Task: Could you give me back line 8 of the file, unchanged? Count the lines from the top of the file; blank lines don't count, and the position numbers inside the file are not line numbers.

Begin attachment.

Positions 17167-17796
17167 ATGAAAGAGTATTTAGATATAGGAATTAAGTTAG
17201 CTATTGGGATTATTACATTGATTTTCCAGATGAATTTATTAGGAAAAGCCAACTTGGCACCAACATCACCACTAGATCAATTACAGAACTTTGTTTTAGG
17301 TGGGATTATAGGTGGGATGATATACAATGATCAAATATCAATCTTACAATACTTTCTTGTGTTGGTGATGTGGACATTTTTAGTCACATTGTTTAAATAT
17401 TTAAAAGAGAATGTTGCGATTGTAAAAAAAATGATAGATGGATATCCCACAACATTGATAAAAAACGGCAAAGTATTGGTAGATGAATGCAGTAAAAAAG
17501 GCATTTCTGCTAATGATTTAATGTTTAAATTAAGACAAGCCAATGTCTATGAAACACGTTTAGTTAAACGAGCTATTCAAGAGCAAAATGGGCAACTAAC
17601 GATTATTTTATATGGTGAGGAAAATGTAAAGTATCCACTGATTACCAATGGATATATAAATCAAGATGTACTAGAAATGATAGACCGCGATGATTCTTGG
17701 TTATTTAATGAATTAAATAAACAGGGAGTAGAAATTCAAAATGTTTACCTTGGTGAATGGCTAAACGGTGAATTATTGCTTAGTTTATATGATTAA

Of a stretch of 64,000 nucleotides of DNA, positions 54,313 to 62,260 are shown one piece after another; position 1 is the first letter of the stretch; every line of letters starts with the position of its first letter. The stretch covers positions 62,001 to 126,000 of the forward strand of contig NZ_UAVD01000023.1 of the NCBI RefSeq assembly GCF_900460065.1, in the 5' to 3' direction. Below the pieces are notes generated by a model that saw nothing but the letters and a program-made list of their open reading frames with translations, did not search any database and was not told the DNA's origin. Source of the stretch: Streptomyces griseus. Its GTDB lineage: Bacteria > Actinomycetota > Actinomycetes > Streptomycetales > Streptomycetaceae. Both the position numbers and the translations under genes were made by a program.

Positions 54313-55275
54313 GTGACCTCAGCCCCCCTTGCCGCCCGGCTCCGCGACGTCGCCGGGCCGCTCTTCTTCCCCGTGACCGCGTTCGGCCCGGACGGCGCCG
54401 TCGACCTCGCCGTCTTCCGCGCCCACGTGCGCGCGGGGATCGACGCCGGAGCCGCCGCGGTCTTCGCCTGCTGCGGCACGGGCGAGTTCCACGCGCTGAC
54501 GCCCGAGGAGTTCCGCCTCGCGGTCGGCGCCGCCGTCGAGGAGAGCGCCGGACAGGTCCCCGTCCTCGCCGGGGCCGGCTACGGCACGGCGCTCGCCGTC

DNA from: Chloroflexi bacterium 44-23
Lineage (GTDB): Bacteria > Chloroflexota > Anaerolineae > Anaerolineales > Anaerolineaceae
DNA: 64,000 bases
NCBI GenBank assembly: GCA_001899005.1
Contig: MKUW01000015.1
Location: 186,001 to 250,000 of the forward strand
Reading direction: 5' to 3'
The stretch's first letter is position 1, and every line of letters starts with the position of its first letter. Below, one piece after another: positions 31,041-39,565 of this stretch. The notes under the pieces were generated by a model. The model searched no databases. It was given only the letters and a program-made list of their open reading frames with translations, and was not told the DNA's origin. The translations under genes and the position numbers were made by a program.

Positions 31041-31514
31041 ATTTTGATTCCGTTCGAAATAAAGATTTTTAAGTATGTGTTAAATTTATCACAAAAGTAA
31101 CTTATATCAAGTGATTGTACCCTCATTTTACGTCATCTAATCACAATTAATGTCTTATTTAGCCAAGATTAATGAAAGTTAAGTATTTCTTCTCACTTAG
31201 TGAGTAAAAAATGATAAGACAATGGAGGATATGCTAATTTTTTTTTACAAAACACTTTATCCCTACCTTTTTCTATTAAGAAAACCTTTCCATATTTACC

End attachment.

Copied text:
17701 TTATTTAATGAATTAAATAAACAGGGAGTAGAAATTCAAAATGTTTACCTTGGTGAATGGCTAAACGGTGAATTATTGCTTAGTTTATATGATTAA